Photojournalism Student Finds Adventure During Zimbabwe Internship

Complete immersion in Zimbabwean culture, conservation and photography — and lions, of course. These were all part of the experience Kent State University senior photojournalism student Aaron Self found in Zimbabwe during his summer internship supported through the Kent State photojournalism student Aaron Self photographed lion cubs at play during his internship in Zimbabwe. (Photo credit: Aaron Self)Wallace J. Hagedorn Photojournalism Scholarship.

Self spent two months in the African country, documenting research, community projects and lion care to help promote conservation education.

“My time was spent all through Zimbabwe in Victoria Falls, Gweru and Antelope Park,” Self says. “Now I have an African portfolio while most of my classmates were getting politics over the last year.”

Self interned with ALERT, a private African company that works with communities, policy makers, nongovernmental organizations and business leaders on lion conservation projects. Self’s mother discovered the photography and videography internship opportunity. After some research, Self learned that the internship was a legitimate way to spend his summer.

“In Zimbabwe, I was there only taking pictures, editing pictures and finding new ways to improve myself as a photographer,” Self says.

During his time in Zimbabwe, a country with a booming tourism industry and numerous conservation trips and national parks, Self was able to work closely with lion cubs and their handlers.

“In the two months I was with the cubs, they grew to be almost twice their size, which was amazing in its own right,” Self says. “The handlers don’t have any special training for obedience to keep the cubs in line. In fact, they mostly used confidence and gentle encouragement.”

Self says he was amazed to see how fast the cubs grew. Also, he says, it was fascinating to watch the handlers keep tabs on the wild cubs.

“Because we stand well above the cubs, they see us as dominant members in their pride,” Self says. “Of course, the cubs are more inclined to listen to the handlers who have worked with them since they were very little. Even the full-grown lions that knew the handlers when they were little cubs, but are now 300 to 500 pound giants, recognize them as the more dominant members of the pride.”

Self says the experience changed his outlook on the world and on life. Unable to speak Ndebele, one of the main languages spoken in Zimbabwe, he had to rely on the help of interpreters.

The education Self received during his internship was richer as the result of the experiences he had and the friendships he made, he says. He now has friends from the United Kingdom, Holland, Netherlands, Denmark, Italy, Luxemburg, Spain, Australia, Zimbabwe, Zambia and throughout the United States.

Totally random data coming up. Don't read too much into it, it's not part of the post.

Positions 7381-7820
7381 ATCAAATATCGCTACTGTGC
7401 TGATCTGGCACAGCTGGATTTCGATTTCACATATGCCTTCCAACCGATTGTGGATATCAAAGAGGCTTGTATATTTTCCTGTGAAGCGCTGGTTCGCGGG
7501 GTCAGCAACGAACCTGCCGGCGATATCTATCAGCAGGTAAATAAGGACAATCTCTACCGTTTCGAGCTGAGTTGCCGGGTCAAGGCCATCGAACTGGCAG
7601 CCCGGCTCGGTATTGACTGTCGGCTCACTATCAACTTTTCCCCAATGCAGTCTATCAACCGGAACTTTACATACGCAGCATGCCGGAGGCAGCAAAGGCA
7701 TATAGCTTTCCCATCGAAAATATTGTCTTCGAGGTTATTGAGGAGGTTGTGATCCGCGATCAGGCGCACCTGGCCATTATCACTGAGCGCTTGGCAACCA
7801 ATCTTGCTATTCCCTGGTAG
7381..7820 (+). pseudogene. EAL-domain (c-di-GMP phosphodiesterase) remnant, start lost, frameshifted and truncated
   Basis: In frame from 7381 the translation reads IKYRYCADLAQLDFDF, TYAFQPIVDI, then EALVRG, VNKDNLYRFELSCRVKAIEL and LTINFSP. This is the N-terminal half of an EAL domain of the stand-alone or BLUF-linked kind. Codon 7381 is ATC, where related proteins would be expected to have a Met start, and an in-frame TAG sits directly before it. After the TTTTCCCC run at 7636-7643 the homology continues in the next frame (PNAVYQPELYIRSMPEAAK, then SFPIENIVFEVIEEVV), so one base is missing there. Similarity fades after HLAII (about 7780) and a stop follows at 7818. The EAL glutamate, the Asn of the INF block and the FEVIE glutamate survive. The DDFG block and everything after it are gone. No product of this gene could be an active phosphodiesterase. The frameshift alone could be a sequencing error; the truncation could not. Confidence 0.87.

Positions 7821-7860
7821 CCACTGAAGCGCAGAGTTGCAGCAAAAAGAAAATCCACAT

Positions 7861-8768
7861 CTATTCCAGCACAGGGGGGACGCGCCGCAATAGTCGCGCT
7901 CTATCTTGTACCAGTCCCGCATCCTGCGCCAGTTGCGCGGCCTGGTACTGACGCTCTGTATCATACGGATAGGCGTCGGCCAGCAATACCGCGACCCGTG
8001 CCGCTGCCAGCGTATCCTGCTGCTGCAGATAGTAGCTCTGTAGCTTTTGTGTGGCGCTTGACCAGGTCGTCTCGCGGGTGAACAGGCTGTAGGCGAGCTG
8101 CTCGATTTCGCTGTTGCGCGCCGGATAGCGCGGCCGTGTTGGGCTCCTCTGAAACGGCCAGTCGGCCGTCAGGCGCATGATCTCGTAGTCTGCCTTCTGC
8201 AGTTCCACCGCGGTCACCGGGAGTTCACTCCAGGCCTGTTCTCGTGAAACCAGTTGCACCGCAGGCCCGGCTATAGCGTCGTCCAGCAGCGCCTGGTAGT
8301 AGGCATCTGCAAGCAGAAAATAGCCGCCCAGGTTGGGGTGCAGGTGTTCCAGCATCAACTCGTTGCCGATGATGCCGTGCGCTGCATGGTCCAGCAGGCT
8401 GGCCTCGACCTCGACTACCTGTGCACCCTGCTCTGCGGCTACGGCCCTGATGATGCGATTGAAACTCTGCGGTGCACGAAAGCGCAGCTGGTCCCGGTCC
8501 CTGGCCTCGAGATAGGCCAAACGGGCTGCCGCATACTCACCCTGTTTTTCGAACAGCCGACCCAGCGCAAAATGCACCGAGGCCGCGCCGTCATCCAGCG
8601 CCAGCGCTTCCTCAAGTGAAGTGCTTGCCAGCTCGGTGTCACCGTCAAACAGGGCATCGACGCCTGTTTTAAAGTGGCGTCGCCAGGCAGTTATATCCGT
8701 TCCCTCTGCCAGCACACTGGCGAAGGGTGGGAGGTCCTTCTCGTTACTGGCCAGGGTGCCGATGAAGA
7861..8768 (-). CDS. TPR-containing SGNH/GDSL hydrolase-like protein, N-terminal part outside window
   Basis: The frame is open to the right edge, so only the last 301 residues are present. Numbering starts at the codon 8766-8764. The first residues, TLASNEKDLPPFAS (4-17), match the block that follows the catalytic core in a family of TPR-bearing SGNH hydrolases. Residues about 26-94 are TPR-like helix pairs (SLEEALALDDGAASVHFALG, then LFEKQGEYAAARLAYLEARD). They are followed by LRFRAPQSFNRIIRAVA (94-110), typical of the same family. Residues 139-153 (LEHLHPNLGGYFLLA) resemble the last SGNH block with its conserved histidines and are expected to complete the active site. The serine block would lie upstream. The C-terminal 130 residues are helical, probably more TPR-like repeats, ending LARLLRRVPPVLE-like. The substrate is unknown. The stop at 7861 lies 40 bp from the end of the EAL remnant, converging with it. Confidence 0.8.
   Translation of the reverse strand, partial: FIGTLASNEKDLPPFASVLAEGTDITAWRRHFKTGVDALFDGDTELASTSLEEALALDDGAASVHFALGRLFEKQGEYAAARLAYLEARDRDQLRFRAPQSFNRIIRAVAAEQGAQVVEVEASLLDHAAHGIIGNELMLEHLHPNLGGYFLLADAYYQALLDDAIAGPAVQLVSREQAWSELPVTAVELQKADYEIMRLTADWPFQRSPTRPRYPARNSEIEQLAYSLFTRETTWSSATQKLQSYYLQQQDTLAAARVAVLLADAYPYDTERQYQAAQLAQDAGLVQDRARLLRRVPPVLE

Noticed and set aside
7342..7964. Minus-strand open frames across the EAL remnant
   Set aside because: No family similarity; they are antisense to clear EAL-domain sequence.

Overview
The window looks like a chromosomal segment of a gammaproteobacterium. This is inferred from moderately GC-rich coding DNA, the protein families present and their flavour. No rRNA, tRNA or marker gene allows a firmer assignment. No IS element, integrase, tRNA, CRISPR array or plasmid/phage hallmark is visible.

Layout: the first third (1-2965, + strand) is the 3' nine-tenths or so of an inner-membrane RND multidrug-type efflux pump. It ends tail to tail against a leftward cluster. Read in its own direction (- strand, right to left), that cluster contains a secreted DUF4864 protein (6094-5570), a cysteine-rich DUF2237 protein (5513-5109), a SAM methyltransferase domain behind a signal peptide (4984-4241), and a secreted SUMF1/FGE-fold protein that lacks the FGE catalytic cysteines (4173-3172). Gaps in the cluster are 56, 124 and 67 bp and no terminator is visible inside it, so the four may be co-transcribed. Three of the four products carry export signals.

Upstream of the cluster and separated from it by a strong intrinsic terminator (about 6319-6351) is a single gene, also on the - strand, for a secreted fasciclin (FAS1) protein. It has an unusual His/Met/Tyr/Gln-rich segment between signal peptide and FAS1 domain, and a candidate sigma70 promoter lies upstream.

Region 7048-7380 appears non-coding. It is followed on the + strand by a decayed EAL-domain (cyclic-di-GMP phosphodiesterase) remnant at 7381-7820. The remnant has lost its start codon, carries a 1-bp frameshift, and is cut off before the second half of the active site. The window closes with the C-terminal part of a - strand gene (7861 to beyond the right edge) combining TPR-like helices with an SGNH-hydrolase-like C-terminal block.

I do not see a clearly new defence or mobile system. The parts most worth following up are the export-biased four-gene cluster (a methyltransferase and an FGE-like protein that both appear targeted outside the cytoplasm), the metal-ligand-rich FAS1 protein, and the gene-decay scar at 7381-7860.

“You get close to people really fast,” Self says. “By week eight, I tried not to bond with anyone new because I didn’t want to deal with the heartbreak of leaving.”

Self says he thinks it is good to experience different cultures in order to enrich education outside of the classroom. This internship counted as a credit, and the College of Communication and Information helped him fund the opportunity through the Hagedorn Photojournalism Scholarship, which was established with a legacy gift of $4.2 million in 2014 and is Kent State’s largest scholarship fund.

During his internship, Self was able to focus his time on photographing lions, research conservation projects and communities. His photography and videos helped impact tourists. Guests from around the world came to Victoria Falls, Zimbabwe, known as one of the seven natural wonders of the world, to walk with the lions, paying money to raise funds for lion care, conservation and volunteers.

David LaBelle, former photo director for the photojournalism program and now adjunct photography professor at Kent State, says that Self has invested in experiences that will prepare him for his photography career.

“One of the great pleasures of working with Aaron from the time he started in the photojournalism program until now is watching his growth and maturity as a photographer and leader,” LaBelle says. “Unlike so many students, Aaron knows where he wants his photography to lead him – to nature, the outdoors, animals and travel.”

LaBelle sees that Self’s growth and focus will lead him to a successful nature and outdoor photography career.

“Self is constantly doing those things that bring joy to his soul in those environments he loves most,” LaBelle says. 

For more information about Kent State's photojournalism program and other opportunities like Self’s, visit

POSTED: Wednesday, March 8, 2017 12:04 PM
Updated: Thursday, December 8, 2022 09:09 PM
Holly Disch